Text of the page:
The Mesocestoididae are parasites in the small intestine of mammals, rarely birds (Rausch, 1994). Two genera, Mesocestoides and Mesogyna, are recognized within this family. The adult is characterized mainly by the possession of a scolex that bears four muscular suckers, but no rostellum, and segments that contain medial sexual openings. In the mature proglottid, the eggs are contained in a single thick-walled parauterine organ. The life cycle of the members of this family are not known, but what is known based on our knowledge of Mesocestoides is that it appears that there are two intermediate hosts in the life cycle. The first intermediate host has been assumed to be an arthropod. The second intermediate host can be a reptile or small mammal that contain a larval stage, called a tetrathyridium, which is a solid-bodied larva that has a scolex similar to that of the adult worm. Cats can serve as the final host for Mesocestoides in which case the adult worms are present in the small intestine. Cats can also be infected with the tetrathyridial stage of this parasite.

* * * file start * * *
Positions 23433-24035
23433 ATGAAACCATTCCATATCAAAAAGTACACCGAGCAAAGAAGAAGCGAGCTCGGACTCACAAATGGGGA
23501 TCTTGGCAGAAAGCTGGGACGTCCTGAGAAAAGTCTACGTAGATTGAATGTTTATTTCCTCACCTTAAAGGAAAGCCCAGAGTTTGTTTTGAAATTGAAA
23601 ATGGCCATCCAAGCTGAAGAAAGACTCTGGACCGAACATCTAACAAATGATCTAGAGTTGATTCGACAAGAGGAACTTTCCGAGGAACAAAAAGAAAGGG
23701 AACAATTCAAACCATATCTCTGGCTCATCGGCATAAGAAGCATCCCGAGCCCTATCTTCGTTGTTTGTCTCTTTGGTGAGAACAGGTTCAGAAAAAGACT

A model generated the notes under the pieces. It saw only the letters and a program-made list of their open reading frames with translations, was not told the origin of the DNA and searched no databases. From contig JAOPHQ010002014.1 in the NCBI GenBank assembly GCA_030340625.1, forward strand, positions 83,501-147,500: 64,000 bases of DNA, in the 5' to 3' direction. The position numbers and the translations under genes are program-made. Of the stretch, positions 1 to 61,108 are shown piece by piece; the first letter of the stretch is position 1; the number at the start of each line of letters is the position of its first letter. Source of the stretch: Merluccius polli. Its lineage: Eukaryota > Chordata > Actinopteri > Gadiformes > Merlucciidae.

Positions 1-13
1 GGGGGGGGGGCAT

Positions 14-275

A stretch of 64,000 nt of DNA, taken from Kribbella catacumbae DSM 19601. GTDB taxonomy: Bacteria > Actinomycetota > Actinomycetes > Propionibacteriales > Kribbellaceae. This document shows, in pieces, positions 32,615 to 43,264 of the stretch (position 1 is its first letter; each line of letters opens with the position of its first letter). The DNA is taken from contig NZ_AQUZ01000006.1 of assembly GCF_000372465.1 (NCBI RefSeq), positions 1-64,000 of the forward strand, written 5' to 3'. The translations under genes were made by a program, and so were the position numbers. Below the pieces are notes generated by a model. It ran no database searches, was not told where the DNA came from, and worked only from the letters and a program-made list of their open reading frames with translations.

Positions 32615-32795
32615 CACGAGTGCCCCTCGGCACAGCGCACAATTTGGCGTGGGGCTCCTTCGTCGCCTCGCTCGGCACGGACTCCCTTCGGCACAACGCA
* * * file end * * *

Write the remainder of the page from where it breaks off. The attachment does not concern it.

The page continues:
Rausch RL. 1994. family Mesocestoididae Fuhrmann, 1907. In: Keys to the Cestode Parasites of Vertebrates, Khalil LF, Jones a, Bray RA, eds. CAB International, Wallingford, UK.